China and global tourism
As the world reopened following the global pandemic, the absence of one international giant’s presence was felt. Since then, news that China has relaxed its strict Covid-19 travel restrictions has caused a buzz of excitement, and it is easy to understand why.
Before Covid, China was one of the world’s most important source of international travellers. The nation composed nearly one-quarter of total international arrivals to ASEAN states, making it the leading source of foreign tourist arrivals to the ten member states of the Association of Southeast Asian Nations (ASEAN). These states include Brunei, Cambodia, Indonesia, Laos, Malaysia, Myanmar, the Philippines, Singapore, Thailand, and Vietnam.
Pre-pandemic, in 2019, China’s 155 million tourists spent $253 billion overseas. This figure was less than in the previous year, where Chinese tourists spent an estimated $277 billion abroad. As the world tourism industry has slowly started to recover, the absence of the monumental Chinese outbound tourist market has slowed the pace of recovery.
Discussing the relaxation of China’s measures, Julia Simpson, President & CEO WTTC identified outbound Chinese visitors as “among the most valuable in an economic sense.” According to the WTTC, Chinese visitors’ spending represented 15 per-cent of the grand total in 2019.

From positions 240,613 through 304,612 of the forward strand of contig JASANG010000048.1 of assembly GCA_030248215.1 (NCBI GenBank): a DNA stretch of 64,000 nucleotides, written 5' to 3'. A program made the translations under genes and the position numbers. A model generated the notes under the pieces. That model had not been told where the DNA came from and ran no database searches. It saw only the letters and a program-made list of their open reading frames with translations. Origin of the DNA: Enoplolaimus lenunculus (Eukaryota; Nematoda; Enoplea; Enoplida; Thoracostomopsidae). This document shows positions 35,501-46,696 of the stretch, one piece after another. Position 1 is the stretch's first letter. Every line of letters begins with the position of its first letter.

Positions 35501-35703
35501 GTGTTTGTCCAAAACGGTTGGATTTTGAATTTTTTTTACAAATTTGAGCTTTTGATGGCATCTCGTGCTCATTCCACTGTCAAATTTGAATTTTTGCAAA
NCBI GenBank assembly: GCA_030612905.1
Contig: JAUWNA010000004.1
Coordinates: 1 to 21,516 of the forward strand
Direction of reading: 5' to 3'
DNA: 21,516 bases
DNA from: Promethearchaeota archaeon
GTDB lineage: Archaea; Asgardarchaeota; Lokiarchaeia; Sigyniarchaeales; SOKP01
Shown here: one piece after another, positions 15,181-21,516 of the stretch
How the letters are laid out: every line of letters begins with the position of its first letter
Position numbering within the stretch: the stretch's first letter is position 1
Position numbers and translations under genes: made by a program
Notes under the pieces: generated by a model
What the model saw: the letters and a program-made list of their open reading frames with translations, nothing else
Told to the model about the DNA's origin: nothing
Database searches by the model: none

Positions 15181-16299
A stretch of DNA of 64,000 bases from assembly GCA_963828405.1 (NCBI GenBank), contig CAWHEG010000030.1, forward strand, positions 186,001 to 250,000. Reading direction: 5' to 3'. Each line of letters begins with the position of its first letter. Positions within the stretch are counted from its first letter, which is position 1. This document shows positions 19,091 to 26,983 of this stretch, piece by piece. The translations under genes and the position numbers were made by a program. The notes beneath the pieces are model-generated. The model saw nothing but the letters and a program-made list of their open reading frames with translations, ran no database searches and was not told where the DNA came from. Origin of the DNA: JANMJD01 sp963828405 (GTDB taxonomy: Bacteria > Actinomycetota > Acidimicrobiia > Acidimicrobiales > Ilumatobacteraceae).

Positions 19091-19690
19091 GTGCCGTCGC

Trip.com Group, a Chinese multinational online travel company revealed that, following the announced easing of restrictions, on the morning of 27 December, Trip.com recorded a 254 per-cent increase in mainland China’s outbound flight bookings compared to a day earlier. This was led with searches for flights to Singapore, South Korea, Hong Kong, Japan, and Thailand.
Inbound international travel also looked hopeful with Trip.com Group data showing bookings increasing 412 per-cent from the day before. Australia, Germany, Japan, Singapore, and Hong Kong SAR were at the top of the list for numbers of inbound travellers.
Lunar New Year holiday begins on 22 January and is typically a period for an outbound travel boom. Trip.com Group’s data has shown searches for trips during this period to Japan, Thailand, South Korea, the United States, Singapore, Malaysia, Australia, and the UK were the most searched for destinations on 27 December.
Although the shape of China’s return to tourism is still unclear, with many postulating that spending habits have altered and demand shifted, the return of Chinese tourists to the market has been highly anticipated.
Article by Jess Brownlow